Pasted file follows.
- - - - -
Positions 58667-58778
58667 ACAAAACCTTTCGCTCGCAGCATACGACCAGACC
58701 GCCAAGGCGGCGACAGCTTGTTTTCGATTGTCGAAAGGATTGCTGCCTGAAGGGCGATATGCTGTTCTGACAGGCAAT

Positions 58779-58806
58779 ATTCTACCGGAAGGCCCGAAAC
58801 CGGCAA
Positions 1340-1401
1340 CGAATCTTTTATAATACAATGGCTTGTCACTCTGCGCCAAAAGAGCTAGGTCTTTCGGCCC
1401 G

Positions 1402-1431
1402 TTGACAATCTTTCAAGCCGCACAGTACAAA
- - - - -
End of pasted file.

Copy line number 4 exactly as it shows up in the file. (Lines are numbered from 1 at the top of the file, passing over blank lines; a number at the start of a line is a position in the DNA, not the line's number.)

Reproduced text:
Positions 58779-58806